Colombia: The People Want FARC Blood


July 3, 2015: FARC is back on the attack because the government refuses to provide amnesty with the peace deal. The government doesn’t have much choice. Public opinion demands that all (or at least the most notorious) FARC killers and kidnappers be prosecuted and punished. FARC leadership refuses to accept this, despite the risk that the government could offer amnesty to some FARC leaders who will accept partial amnesty and then continuing attacks on the holdouts. This would weaken FARC and make it more likely that the holdouts would die violently, rather than serve some time in jail before going free. FARC is, for the moment, united behind their senior leadership (most of them high on the “must be prosecuted” list) that demands amnesty for all. FARC justifies resuming attacks by pointing out that FARC cannot be expected to turn into a political party if most of its leaders are prosecuted and imprisoned. Some FARC members suggest a “truth and reconciliation” commission as was used in 1990s South Africa. Noting this amnesty deadlock, the smaller ELN (about a third the size of FARC) has said it will only begin peace talks if they have assurances that there will be amnesty for all. Meanwhile ELN is still quite violent and is concentrating its attacks (and extortion efforts) on the oil industry and electricity producers.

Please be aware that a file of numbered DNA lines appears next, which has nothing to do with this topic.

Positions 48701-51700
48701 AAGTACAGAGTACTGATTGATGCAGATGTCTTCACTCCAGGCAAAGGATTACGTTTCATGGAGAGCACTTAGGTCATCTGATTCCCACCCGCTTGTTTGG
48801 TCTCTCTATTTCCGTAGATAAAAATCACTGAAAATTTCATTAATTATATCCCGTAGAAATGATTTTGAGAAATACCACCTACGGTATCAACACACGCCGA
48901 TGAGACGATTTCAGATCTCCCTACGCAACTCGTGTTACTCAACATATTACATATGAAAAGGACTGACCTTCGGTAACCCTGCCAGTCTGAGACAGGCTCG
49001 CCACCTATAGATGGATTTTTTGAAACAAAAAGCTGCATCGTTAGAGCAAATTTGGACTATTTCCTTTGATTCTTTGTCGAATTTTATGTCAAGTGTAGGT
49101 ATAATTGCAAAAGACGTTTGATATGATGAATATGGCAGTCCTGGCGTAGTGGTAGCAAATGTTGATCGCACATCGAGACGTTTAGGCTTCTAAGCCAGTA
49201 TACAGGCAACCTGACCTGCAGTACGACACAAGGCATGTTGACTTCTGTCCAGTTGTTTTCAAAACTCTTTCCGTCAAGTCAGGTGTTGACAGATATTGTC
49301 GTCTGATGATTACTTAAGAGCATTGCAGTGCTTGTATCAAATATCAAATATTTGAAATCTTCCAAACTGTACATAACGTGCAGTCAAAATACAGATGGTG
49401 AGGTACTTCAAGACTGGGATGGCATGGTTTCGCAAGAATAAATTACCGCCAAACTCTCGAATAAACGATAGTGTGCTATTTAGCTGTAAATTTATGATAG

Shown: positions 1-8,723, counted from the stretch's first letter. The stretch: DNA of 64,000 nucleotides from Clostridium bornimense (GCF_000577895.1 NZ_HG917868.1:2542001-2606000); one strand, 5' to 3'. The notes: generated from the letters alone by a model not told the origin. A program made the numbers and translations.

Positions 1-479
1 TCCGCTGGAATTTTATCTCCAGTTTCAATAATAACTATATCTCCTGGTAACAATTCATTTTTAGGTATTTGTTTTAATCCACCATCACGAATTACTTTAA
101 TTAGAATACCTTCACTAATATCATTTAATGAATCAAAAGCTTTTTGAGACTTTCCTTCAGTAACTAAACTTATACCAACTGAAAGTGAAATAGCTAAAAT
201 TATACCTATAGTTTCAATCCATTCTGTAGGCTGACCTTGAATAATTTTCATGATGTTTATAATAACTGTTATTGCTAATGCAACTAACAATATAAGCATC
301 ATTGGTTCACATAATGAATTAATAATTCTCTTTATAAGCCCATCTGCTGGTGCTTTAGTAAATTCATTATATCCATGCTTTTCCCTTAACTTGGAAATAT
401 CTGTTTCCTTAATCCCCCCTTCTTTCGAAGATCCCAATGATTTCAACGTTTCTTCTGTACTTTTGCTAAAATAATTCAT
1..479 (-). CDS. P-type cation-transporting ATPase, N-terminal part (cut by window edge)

In an effort to obtain amnesty FARC has announced it will keep attacking economic targets, especially oil pipelines, until the government yields. FARC admits that some of its pipeline attacks are done with the intention of polluting farmland and water supplies but that these actions have been forced on the leftist rebels by the government because of the refusal to offer amnesty as part of the peace deal. At this point the government believes a final peace deal with FARC won’t be done in time for the FARC to participate in the 2018 elections. The government is confident that FARC will eventually resume negotiations and a deal will be made on some form of amnesty. If not, public opinion backs continued military operations against FARC, until the leftist rebels are reduced to a few scattered bandit groups that can be handled by local police. FARC leaders apparently do not realize that they have lost most popular support they had decades ago and polluting water supplies is not going to change that.